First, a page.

How do you drive, now that you carry.
I still poke around a lot at packing.org, but don't post there anymore. What never ceases to amaze me is the number of folks that post in the "Encounters with LEO's" section of "Gun talk." Many of the folks recount stories of encounters with police officers during traffic stops. When I read these stories I always ask myself first, "what was the poster doing to attract the attention of the officer in the first place?"
We all agree that carrying a weapon includes quite a bit of responsibility. Driving a car carries no less, specially while carrying. How many of us routinely exceed the speed limit, tailgate (whether intentional or not), and drive in the left hand lane when we are not passing? Now I don't want to give the impression that I am a "goody two shoes", but as a former California Highway Patrolman, and as someone who has been driving for almost 34 years, I have seen a lot of accidents, and "road rage" incidents that could have been prevented by drivers exercising good judgement and a little courtesy.
In this post I am going to touch on some of my pet peaves, and on some simple methods to lessen your chance of adversely encountering a police officer while driving or being involved in a "road rage" incident, and maximize your chance of arriving at your destination alive, with a lower stress level to boot.
- Stay to the right - with the exceptions of passing extremely slow traffic, or exiting (or turning) to the left there is absolutely no reason that anyone should be travelling in the left hand lane.
- Keep a safe distance - if you fantasize about drafting in a NASCAR race during your morning comute, you do not belong on the road. Reaction time decreases the closer you are to the vehicle in front of you.
- Red lights mean STOP, not "stop and then creep into the intersection to try to get a jump on the light."
- Travel at or below, yes "below" the posted speed limit. - Posted speed limits are MAXIMUMs, so don't get aggravated when someone in front of you isn't doing "at least" the speed limit. As a society, Americans are in entirely too much of a hurry. In 2003 the average commute in this country was 24 minutes, at a speed of 65mph this works out to be approximately 26 miles. At 75MPH that commute is only reduced to 21 minutes over the same distance. Is it really worth it? Specially with the price of fuel today.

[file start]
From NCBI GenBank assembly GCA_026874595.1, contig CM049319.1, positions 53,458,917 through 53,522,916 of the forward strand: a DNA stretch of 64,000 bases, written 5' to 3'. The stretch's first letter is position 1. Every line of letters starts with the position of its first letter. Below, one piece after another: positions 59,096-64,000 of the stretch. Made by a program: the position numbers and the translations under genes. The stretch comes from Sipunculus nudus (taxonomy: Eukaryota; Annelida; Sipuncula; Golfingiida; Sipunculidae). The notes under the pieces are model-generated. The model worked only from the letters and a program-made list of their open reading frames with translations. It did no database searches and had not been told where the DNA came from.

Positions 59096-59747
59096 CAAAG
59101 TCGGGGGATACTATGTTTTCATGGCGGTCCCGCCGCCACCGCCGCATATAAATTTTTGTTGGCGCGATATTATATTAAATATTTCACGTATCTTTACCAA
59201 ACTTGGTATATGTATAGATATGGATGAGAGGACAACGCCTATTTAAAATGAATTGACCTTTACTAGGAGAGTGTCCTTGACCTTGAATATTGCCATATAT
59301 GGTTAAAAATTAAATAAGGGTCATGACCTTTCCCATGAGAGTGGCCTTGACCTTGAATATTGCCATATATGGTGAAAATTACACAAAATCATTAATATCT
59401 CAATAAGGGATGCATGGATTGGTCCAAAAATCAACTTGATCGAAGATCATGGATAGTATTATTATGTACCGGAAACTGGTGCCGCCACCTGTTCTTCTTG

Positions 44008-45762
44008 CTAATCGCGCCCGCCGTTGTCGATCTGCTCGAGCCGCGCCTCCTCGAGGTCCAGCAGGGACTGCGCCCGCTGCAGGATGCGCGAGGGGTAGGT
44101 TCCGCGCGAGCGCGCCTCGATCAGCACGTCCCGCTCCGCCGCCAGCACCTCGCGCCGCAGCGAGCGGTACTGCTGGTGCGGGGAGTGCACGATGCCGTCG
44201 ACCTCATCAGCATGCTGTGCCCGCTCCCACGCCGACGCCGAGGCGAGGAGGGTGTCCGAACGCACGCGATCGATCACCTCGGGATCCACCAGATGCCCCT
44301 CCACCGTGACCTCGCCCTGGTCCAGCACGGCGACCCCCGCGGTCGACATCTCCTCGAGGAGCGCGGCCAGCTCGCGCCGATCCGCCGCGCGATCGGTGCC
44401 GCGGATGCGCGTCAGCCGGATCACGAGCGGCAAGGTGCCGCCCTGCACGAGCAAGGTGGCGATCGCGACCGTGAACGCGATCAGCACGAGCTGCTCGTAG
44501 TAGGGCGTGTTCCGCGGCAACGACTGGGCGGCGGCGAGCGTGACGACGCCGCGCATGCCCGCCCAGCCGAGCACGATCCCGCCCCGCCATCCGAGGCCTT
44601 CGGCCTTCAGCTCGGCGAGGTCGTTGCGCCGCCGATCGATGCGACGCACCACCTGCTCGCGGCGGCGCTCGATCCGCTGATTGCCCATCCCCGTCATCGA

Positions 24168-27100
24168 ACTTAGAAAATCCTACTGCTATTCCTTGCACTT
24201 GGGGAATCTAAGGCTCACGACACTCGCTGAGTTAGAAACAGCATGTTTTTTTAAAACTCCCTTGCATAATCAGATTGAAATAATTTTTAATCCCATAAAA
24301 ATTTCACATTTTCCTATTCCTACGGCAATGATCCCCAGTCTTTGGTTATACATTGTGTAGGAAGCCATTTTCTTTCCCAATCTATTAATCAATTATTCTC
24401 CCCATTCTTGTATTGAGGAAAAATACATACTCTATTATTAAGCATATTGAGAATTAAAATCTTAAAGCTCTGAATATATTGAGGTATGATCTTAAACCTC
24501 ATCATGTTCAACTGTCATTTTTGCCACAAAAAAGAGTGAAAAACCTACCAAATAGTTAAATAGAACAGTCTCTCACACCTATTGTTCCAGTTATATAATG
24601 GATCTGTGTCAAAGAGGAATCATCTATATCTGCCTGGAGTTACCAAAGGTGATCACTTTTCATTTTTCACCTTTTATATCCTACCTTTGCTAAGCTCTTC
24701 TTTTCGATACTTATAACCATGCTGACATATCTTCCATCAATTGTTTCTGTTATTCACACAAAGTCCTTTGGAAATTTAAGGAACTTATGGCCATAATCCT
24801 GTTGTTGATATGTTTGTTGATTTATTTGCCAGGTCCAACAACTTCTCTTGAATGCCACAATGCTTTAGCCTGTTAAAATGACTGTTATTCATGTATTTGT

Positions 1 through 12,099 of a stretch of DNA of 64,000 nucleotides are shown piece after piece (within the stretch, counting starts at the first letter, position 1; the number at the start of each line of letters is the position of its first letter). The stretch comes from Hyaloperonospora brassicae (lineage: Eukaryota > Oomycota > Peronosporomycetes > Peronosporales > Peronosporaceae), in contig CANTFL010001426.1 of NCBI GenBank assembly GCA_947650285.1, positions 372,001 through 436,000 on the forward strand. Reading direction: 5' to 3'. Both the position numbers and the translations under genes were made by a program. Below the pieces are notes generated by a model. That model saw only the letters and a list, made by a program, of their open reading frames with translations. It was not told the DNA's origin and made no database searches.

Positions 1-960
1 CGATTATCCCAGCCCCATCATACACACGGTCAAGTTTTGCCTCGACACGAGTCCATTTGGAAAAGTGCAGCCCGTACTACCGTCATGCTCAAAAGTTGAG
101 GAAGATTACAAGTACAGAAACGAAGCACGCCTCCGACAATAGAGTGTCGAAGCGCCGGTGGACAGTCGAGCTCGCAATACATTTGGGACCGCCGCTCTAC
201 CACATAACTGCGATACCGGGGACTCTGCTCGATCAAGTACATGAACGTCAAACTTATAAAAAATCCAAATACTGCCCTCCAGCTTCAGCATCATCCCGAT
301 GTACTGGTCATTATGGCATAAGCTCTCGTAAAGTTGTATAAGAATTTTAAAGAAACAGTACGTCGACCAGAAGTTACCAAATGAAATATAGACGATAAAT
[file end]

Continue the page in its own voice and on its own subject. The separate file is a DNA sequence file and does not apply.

- Don't squeeze folks out who are trying to change lanes. There is absolutely NO good reason to do this. I know that NASCAR is popular, and alot of folks can't separate fantasy from reality, but this isn't a race, it's a commute. Besides that "squeezing" contributes to other bad behavior like unsafe lane changing, and tailgating. The idea of a commute is to arrive at your destination alive, not see how much excitement you can generate on the way in.
- If you are exiting the highway, don't cut someone off or get in front of entering traffic while doing it. This just asking for trouble, specially since the driver entering the highway should be checking over their shoulder before merging and may not see the car that has cut in front of them. At highway speeds this is a recipe for disaster.
In addition to exercising caution and courtesy on the road in the interest of safe driving. It is the opinion of a lot of CCWers that we are among "the most law-abiding" citizens. Shouldn't we that consider ourselves the "sheepdogs" of our society be acting on their (and our) best interest on the road as well.
Try these techniques consciously for a week, see if your ride in isn't a little more pleasant. You'll get to see how foolish other drivers look (and by extension those of us that act the same), and you may even save a little gas at the same time.
Above all, keep your head. Specially if you have ready access to a weapon. You don't want to be busted for brandishing, and you don't want to take the chance that the other guy isn't armed as well.
I've traveled every road in this here land...
Well I drive a lot, I mean alot. I maintain several private radio systems for local municipalities all the way up to the Federal Government. I drive up to 3000 miles a month, and I can honestly say that I drive the same wether I'm carrying or not, due to my high rate of travel I figure I'm more likely to be in an accident, my shop averages 1 accident (some minor) every six months. Granted not all are our fault, most actually aren't. Anyway the vehicle is a more dangerous weapon than a pistol, almost every family has atleast 1 automobile, and like a pistol or any other firearm it the vehicle is misused, used by someone with substandard training, or worst yet someone with no regard to the law...someone will die. I attempt to stay on the right side of the traffic laws, every now and then I speed (who doesn't?) we're all human.
My father was a traffic cop for many years and I've always treated a vehicle as a potential weapon, and have always strived not to misuse it. Hopefully all of us here do the same.